RLS onset in childhood and teenage years happens, but it's less common than onset in a later age (AFAIK). If it's a genetic issue with iron transport, why is RLS in children rare? And how does augmentation come into this?stjohnh wrote:Unfortunately, IV Iron helps only around 50% of those that get it. Not clear why, but RLS is definitely a heterogeneous disease affected by a bunch of different genes. Its possible that some people have BID on the basis of abnormal endogenous opioid production or receptors, or as others have pointed out, that the blood-brain barrier iron-transport functions are so abnormal in some people that the high blood iron from an IV infusion is still not high enough to get the needed amount of iron into the brain.Bridgercan wrote:...A year ago, I had two ferric carboxymaltose IV treatments; sadly no change in symptoms noted in the weeks and months following. Another mystery...
Once more I would caution against putting all eggs in one basket (BID theory). Don't stop exploring the other theories. If iron IVs help only 50% of patients, there are at least two possible conclusions: (a) the iron doesn't reach the brain or (b) iron is not the problem for these patients. Do we have any hard evidence that (a) is more likely than (b), or even that it's always (a)? Some patients have no problems at all with low iron levels. It is wide open if high iron levels are good or bad (and how high or low iron translates to the parameters that we can measure today, as we don't have a reliable indicator yet). Some doctors claim that iron levels should be as low as possible as long as you don't have anemia. (I disagree with them, but I can't prove them wrong as we lack the hard data.)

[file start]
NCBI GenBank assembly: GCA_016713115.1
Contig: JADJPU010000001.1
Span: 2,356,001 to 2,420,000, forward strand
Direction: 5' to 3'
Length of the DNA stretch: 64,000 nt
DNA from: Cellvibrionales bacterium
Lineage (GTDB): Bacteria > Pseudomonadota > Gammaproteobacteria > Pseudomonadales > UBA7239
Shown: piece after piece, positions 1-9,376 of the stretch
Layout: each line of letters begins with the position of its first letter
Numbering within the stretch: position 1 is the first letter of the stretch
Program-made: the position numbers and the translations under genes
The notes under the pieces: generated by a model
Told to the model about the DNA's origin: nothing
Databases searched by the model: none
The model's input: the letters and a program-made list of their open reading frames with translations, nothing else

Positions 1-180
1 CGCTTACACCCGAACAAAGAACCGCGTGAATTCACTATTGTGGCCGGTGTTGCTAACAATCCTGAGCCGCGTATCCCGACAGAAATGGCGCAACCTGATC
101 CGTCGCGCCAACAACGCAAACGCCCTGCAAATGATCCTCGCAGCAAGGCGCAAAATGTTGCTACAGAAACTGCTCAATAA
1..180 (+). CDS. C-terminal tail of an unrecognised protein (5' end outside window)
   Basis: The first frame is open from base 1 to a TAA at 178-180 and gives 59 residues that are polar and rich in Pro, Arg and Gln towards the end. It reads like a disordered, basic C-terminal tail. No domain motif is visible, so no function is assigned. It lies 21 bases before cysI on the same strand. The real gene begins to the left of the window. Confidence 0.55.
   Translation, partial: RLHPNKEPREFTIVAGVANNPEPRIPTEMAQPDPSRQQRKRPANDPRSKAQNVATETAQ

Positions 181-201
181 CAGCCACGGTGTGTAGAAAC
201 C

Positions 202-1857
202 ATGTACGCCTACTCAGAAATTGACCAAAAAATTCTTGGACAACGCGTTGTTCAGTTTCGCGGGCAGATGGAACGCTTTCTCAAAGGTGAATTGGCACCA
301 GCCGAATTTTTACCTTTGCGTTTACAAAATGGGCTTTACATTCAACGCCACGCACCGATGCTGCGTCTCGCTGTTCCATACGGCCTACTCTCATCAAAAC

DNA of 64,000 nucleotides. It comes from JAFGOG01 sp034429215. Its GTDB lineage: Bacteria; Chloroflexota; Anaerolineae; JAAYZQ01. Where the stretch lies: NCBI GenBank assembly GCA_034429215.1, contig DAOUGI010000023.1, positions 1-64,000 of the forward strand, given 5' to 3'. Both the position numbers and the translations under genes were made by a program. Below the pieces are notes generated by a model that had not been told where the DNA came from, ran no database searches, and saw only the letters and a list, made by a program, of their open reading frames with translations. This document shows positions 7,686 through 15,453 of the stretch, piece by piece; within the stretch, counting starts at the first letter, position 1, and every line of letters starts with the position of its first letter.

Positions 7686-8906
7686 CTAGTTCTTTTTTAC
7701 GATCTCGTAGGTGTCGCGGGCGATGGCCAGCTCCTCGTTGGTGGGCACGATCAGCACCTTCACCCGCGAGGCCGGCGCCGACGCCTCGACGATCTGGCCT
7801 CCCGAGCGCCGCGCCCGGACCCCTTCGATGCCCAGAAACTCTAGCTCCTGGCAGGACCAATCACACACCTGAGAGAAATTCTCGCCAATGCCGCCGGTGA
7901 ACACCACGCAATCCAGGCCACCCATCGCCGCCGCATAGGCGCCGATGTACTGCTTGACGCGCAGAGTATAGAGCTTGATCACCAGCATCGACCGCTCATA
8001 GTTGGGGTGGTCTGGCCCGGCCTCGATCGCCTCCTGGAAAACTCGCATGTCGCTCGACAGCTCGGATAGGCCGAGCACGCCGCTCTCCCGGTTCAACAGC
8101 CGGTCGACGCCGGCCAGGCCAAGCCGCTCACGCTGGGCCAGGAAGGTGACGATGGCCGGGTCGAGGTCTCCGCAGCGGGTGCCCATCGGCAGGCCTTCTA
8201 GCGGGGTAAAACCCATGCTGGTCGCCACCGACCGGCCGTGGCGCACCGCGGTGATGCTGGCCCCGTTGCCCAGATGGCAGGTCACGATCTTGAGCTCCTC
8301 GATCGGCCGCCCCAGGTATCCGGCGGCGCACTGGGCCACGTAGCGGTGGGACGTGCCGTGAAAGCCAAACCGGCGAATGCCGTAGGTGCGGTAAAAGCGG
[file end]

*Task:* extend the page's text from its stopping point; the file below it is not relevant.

There is one practice that I strongly recommend: The more I start to believe in some theory, the more time I spend thinking about alternatives and criticism. We do go blind on one eye if we are set on a theory, and tend to adapt facts to the theory and not the other way around. I don't think all the facts fit the BID theory, and we can't afford to ignore them, even if the BID theory may be correct for 90% of the patients. If it's wrong even for 10% then we're not yet close to understanding the RLS pathogenesis.
Something may appear obvious, but it can still be incorrect. 40 years ago everybody "knew" that eating saturated fat leads to high saturated fat in the blood (triglyzerides), high cholesterol and CVD. So we replaced saturated fat with carbohydrates and vegetable oils, sugar with artifical sweeteners, and boom! diabetes increased by a factor of 4, obesity by a factor of 3.(We have very well designed studies today that fat in the blood is mainly driven by carbs in the diet, so high-fat low-carb diet lowers triglyzerides. Which is totally counterintuitive, but perfectly logical if you go into the bichemical details.)